The directed migration of cells is an important cellular behavior key to normal physiology and deregulated in disease, including cancer. Yet, how cells direct their movements in response to migration cues is not understood. The mechanistic Target of Rapamycin Complex 2 (mTORC2) plays an evolutionarily conserved role in regulating the actin cytoskeleton and controlling the migration of cells. mTORC2 is one of two multiprotein signaling complexes formed by the mTOR kinase. mTORC1 is a key regulator of cell growth and proliferation, and its regulation and signaling pathway are well described. Much less is known about mTORC2, but recent research revealed a role for mTORC2 in promoting cancer cell migration and tumor dissemination. The ability to target the mTORC2 pathway in cancer therapy, however, is greatly hampered by a lack of mechanistic insight into how mTORC2 is activated, regulated, and signals to the cell motility machinery.
We aim to address this knowledge gap by identifying the key molecular mechanisms that direct mTORC2 activity and function in cell migration. Recently, we discovered that two Ras family GTPases, Ras and Rap1, bind mTOR and the mTORC2 component RIP3/SIN1, respectively, and control mTORC2 activity in the experimental model Dictyostelium discoideum. Importantly, our preliminary data indicate that these mTORC2 regulatory mechanisms are conserved in human cells. Our overall objective is to determine the mechanism and role of Ras and Rap1-mediated regulation of mTORC2 activity and function in cell migration. Our central hypothesis is that Ras and Rap1 independently regulate mTORC2 in response to a migration signal through distinct interactions with components of mTORC2, thereby controlling mTORC2's signaling functions in cell migration and playing a key role in promoting cancer cell migration. We will test our hypothesis in three specific aims.
In Aim 1, we will take advantage of the mTOR interaction with the Dictyostelium Ras protein RasC that we have identified to define the mechanism and role of Ras-mediated mTORC2 regulation in cell migration, using Dictyostelium as experimental model.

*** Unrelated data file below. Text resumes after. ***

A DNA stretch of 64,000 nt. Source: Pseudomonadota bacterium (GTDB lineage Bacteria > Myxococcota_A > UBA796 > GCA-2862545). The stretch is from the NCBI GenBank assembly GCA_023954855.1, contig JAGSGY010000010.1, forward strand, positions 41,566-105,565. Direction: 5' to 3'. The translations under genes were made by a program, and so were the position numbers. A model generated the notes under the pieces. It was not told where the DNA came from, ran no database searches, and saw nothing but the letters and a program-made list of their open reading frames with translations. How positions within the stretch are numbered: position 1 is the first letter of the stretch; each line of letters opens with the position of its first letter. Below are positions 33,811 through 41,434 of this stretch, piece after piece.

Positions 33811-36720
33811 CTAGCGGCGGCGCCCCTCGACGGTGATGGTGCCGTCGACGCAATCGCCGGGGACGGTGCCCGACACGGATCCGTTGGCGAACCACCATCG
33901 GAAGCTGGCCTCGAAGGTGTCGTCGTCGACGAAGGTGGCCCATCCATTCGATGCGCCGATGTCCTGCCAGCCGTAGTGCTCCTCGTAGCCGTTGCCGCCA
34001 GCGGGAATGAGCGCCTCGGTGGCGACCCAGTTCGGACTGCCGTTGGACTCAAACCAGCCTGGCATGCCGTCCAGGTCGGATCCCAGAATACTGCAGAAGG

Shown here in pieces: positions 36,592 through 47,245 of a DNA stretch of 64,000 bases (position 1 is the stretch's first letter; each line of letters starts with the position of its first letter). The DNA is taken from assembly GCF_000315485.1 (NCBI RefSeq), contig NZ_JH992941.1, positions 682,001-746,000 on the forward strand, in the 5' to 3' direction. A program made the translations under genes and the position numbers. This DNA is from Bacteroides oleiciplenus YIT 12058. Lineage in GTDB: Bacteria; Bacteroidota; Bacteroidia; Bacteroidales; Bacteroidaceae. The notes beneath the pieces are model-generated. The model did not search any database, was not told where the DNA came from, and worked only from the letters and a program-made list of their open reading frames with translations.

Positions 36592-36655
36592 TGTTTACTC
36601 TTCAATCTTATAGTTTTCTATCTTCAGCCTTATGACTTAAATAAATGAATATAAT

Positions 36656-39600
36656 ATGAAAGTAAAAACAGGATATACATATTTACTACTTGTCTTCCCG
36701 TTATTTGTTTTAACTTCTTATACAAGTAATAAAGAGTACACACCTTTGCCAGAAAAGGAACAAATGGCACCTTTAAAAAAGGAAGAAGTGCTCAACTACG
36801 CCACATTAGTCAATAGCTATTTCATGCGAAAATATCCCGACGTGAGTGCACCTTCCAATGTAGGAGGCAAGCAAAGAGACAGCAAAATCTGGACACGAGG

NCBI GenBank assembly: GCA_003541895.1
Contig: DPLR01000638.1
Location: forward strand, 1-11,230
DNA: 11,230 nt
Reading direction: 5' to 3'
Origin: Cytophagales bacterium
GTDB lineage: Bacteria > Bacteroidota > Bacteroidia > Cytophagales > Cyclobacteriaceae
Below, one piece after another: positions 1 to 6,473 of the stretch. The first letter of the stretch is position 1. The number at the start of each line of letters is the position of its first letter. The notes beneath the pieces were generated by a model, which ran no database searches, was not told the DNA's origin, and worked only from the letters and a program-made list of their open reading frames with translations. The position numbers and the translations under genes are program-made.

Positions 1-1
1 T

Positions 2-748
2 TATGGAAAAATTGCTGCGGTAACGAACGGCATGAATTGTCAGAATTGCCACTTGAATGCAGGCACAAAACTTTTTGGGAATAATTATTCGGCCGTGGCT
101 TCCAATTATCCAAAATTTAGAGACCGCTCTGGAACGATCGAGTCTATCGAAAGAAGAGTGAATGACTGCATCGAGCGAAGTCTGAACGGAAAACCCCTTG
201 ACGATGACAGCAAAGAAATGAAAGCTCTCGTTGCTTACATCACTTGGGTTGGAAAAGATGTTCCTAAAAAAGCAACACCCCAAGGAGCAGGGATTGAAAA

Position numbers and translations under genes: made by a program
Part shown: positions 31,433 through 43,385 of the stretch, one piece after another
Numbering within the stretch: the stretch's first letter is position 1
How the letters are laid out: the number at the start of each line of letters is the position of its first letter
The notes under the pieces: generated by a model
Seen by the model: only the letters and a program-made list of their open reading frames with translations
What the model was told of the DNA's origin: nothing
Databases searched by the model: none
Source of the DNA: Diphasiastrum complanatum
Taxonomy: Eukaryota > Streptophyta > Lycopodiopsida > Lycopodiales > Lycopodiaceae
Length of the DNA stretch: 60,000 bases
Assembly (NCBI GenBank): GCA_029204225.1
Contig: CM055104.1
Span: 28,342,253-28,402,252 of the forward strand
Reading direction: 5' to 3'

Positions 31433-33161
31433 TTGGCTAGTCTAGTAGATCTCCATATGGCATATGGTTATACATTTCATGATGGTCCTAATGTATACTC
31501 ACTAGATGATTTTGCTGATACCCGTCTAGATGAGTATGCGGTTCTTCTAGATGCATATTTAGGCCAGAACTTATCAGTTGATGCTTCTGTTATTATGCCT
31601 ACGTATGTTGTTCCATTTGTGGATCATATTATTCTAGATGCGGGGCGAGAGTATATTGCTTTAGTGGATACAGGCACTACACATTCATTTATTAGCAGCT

In Aim 2, we will identify the role of Rap1 in regulating mTORC2 function in cell migration, using prototypical human epithelial cells as experimental model.
In Aim 3, we will define the mTORC2 pathway controlling breast cancer cell migration, applying our findings from the mechanistic studies performed in Aim 1 and Aim 2 to specifically interrogate the role of Ras- and Rap1- regulated mTORC2 in promoting the migration of breast cancer cells. Altogether, the proposed work will lead to the description of novel molecular mechanisms involved in regulating mTORC2 and cell migration, including that of cancer cells, which will provide innovative opportunities for the development of therapeutic strategies for inhibiting the migration of cancer cells in metastasis. Furthermore, our findings will also advance the development of treatments for other diseases that involve the pathological migration of cells, including cardiovascular, inflammatory and autoimmune disorders, in which mTOR pathways play important roles.
Cell migration is critical to normal physiology and is often deregulated in diseases, including immune and inflammatory disorders, as well as cancer metastasis. The proposed research is highly relevant to public health because it will reveal important novel molecular insight into how cell migration is regulated, which will provide new therapeutic opportunities for treating disorders resulting from pathological cell migration.